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Priming Moral Self-Ambivalence Heightens Deliberative Behaviour in Self-Ambivalent Individuals

Lookup NU author(s): Dr Susan Thorpe


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Background: Recent work on cognitive-behavioural models of obsessive-compulsive disorder has focused on the roles played by various aspects of self-perception. In particular, moral self-ambivalence has been found to be associated with obsessive-compulsive phenomena.Aims: In this study we used an experimental task to investigate whether artificially priming moral self-ambivalence would increase participants’ deliberation on ethical problems, an index which might be analogous to obsessive-compulsive behaviour. Method: Non-clinical participants completed two on-line tasks designed to prime either moral self-ambivalence, general uncertainty or neither. All participants then completed a task requiring them to consider solutions to moral dilemmas. We recorded the time participants took to respond to the dilemmas and the length of their responses; we then combined these variables to create a measure of deliberation.Results: Priming moral self-ambivalence led to increases in deliberation, but this was only significant among those participants who scored highly on a baseline measure of moral self-ambivalence. Priming general uncertainty had no significant effect upon deliberation.Conclusions: The results suggest that moral self-ambivalence may play a role in the maintenance of obsessive-compulsive behaviour. We propose that individuals who are morally self-ambivalent might respond to situations in which this ambivalence is made salientby exhibiting behaviour with obsessive-compulsive characteristics. These findings have implications for the incorporation of ideas about self-concept into theories of obsessive compulsive disorder.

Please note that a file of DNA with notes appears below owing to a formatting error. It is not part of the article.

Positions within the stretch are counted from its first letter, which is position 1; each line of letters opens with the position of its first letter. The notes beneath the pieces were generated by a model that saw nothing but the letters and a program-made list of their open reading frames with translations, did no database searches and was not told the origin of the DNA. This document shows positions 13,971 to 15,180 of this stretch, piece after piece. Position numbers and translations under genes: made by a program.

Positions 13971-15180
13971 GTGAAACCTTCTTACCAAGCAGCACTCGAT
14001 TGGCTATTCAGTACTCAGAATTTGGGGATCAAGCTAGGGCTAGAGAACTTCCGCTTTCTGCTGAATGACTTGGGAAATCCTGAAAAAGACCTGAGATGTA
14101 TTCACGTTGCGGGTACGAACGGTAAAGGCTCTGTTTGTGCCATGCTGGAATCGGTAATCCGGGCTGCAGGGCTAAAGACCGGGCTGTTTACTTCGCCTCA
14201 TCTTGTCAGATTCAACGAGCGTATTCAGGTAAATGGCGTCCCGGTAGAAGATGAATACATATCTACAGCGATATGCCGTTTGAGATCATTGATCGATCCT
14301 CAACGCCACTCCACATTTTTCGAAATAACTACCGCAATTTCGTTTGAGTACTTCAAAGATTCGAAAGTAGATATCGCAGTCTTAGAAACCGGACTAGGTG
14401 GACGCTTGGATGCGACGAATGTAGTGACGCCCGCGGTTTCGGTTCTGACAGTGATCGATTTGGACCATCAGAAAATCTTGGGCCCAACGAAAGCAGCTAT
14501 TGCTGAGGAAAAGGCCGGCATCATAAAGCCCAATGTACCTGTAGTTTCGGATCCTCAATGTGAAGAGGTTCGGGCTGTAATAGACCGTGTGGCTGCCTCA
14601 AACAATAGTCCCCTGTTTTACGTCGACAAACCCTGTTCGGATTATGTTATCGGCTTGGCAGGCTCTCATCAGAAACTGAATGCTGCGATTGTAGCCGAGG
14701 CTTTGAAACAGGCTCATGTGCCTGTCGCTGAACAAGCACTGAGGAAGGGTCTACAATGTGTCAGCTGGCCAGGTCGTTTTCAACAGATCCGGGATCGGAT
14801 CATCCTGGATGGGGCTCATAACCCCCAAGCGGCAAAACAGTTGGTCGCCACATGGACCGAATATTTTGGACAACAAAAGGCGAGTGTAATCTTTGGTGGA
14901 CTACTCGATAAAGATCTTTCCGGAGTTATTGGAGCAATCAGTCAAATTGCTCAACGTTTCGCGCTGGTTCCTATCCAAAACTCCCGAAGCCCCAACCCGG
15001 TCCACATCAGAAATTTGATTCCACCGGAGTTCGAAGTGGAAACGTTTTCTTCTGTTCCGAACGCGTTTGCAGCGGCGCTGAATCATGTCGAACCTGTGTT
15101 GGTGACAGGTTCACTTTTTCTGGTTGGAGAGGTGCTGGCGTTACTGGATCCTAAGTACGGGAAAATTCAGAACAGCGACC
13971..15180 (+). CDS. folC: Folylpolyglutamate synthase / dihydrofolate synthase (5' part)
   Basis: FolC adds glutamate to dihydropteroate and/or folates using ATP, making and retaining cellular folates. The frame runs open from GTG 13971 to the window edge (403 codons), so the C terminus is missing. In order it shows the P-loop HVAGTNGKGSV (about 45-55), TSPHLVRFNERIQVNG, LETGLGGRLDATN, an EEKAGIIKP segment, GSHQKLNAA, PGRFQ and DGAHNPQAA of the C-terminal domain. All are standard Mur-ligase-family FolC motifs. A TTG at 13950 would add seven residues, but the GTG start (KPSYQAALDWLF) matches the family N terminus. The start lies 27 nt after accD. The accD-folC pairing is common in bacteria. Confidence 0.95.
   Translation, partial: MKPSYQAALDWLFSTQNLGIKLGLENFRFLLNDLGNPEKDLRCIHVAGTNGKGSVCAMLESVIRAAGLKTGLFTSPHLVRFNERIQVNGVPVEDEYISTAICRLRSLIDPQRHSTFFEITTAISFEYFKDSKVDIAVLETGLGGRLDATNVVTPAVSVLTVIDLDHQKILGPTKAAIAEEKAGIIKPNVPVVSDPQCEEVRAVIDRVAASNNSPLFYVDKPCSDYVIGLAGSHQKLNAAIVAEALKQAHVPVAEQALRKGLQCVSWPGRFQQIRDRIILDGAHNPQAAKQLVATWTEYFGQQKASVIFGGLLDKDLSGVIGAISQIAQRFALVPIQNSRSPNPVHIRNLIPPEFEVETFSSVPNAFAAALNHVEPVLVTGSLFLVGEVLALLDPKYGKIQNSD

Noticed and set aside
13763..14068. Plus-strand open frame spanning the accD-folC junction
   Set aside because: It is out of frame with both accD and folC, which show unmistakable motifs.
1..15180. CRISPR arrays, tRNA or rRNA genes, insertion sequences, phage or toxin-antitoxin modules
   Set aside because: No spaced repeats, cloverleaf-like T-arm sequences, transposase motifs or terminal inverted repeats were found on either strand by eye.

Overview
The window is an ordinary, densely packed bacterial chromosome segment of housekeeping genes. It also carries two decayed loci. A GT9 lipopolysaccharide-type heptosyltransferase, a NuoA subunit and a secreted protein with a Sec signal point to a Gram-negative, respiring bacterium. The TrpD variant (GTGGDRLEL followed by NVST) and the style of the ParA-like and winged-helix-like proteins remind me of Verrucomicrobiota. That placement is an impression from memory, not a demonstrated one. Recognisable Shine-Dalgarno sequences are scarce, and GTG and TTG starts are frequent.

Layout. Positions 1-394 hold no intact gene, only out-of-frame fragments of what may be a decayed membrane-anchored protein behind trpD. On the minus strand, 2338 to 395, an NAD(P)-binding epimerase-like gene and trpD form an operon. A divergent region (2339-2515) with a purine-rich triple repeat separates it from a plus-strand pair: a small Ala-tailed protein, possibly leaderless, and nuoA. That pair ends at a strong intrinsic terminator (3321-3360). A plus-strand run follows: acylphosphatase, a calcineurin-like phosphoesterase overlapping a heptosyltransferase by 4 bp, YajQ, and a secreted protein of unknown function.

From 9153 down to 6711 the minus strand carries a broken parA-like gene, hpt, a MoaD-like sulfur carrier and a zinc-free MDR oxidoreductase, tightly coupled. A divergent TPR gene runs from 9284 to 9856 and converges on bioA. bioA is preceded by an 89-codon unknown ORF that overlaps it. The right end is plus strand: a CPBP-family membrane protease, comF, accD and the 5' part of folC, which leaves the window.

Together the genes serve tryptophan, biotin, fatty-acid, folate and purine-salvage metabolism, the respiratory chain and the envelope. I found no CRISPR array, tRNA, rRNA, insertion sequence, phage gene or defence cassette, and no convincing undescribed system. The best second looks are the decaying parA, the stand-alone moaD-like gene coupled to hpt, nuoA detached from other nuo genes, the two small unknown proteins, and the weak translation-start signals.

Publication metadata

Author(s): Perera-Delcourt R, Nash R, Thorpe SJ

Publication type: Article

Publication status: Published

Journal: Behavioural and Cognitive Psychotherapy

Year: 2013

Volume: 12

Pages: 1-11

Print publication date: 27/09/2013

ISSN (print): 1352-4658

ISSN (electronic): 1469-1833

Publisher: Cambridge University Press


DOI: 10.1017/S1352465813000507


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